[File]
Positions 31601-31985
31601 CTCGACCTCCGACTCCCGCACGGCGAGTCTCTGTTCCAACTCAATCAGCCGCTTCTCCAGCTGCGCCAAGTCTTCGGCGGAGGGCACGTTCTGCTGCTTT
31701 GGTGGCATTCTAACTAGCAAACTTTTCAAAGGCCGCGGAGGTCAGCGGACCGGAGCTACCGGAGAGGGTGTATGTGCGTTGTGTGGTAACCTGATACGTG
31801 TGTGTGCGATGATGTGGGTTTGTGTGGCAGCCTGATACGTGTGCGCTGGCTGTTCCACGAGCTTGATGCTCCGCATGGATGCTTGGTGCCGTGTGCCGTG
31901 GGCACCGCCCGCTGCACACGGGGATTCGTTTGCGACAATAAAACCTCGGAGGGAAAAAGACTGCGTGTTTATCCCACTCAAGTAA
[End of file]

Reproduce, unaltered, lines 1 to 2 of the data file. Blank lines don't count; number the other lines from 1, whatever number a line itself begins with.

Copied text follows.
Positions 31601-31985
31601 CTCGACCTCCGACTCCCGCACGGCGAGTCTCTGTTCCAACTCAATCAGCCGCTTCTCCAGCTGCGCCAAGTCTTCGGCGGAGGGCACGTTCTGCTGCTTT